Milwaukee Neighborhood News Service

Mental Health Resources for Students in Milwaukee

With the pandemic ongoing, and school resuming, students may need mental health support.

By , Milwaukee Neighborhood News Service - Sep 3rd, 2021 01:17 pm
School classroom. Image by Wokandapix on Pixabay

School classroom. Image by Wokandapix on Pixabay

As students return to in-person instruction after enduring a pandemic school year, they might need help from mental health professionals to navigate the next chapter of COVID-19.

Here are some resources:

Mental Health America of Wisconsin has a searchable resource directory for Milwaukee organizations. Results can be filtered for children’s services and insurance status.

Resources can also be found by calling or texting Impact 2-1-1. To text, send your ZIP code to 898-211.

Shine Through, an initiative from the Children’s Hospital of Wisconsin, has online resources for parents in three age ranges. Parents of kids aged birth to 5 years old, from 6 to 12 years old or from 13 to adulthood can find tips for the specific needs of their children.

Community clinics, including Milwaukee Health Services, Progressive Community Health Centers and Outreach Community Health Centers, can offer or refer mental health services as well.

For crisis needs, such as risk of self-harm, you can call the Milwaukee County Psychiatric Crisis Line at 414-257-7222. You can also call 911 or take your child to an emergency room if needed. For non-crisis needs, the Milwaukee County Warmline can be reached at 414-777-4729.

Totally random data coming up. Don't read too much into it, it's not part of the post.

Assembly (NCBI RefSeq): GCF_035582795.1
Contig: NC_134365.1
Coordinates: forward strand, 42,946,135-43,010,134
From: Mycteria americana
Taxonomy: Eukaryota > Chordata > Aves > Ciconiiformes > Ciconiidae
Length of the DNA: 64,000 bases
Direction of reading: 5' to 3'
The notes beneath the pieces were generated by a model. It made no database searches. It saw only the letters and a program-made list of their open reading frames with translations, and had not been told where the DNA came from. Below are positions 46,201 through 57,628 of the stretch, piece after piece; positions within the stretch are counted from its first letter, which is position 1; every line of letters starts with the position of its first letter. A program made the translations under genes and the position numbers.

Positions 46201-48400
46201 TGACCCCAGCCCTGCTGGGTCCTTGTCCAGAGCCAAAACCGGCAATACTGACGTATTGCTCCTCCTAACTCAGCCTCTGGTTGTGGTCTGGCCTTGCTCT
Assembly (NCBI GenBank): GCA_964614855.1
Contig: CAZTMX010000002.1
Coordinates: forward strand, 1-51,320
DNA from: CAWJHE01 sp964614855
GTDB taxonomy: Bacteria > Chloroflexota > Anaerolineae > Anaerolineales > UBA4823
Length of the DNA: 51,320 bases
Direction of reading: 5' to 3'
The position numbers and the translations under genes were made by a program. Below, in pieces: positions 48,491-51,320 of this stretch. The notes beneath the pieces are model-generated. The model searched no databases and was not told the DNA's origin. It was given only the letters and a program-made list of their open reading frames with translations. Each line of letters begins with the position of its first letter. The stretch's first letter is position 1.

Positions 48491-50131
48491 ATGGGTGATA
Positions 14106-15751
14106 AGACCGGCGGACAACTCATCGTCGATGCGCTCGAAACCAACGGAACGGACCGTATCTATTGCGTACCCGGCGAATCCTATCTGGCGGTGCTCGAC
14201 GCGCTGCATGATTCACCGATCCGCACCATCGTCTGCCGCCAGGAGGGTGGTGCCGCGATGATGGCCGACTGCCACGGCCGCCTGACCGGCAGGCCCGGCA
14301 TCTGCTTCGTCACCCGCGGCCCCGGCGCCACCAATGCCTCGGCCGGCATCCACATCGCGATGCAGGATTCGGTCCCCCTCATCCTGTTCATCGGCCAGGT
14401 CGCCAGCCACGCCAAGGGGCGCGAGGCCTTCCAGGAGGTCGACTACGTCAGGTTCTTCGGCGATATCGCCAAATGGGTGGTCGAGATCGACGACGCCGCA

Students at Milwaukee Public Schools can receive services at their schools at least twice a week through the School Community Partnership for Mental Health. Kids are able to see clinicians for a wide range of needs, including anxiety and depression.

The program gets clinicians from six community providers: Mental Health America of Wisconsin, Sebastian Family Psychology Practice, Children’s Hospital of Wisconsin, Lutheran Social Services of Wisconsin and Upper Michigan, AMRI Counseling Services and Sixteenth Street Community Health Centers.

Charlie Bauernfeind, school coordinator for the School Community Partnership for Mental Health, said the program was expanding this year to cover 37 schools.

Bauernfiend said all students have to do to get involved with the program is speak with support staff at their schools. Students will be able to access the services regardless of their ability to pay for them, Bauernfiend said.

Students at the following schools can participate in the partnership*:

*The expansion schools on this list are expected to get full approval from the Board of School Directors in September. Services are already being offered at schools that were previously in the program, which can be found here.

Where to find mental health resources in Milwaukee as students return to in-person classes was originally published by the Milwaukee Neighborhood News Service.

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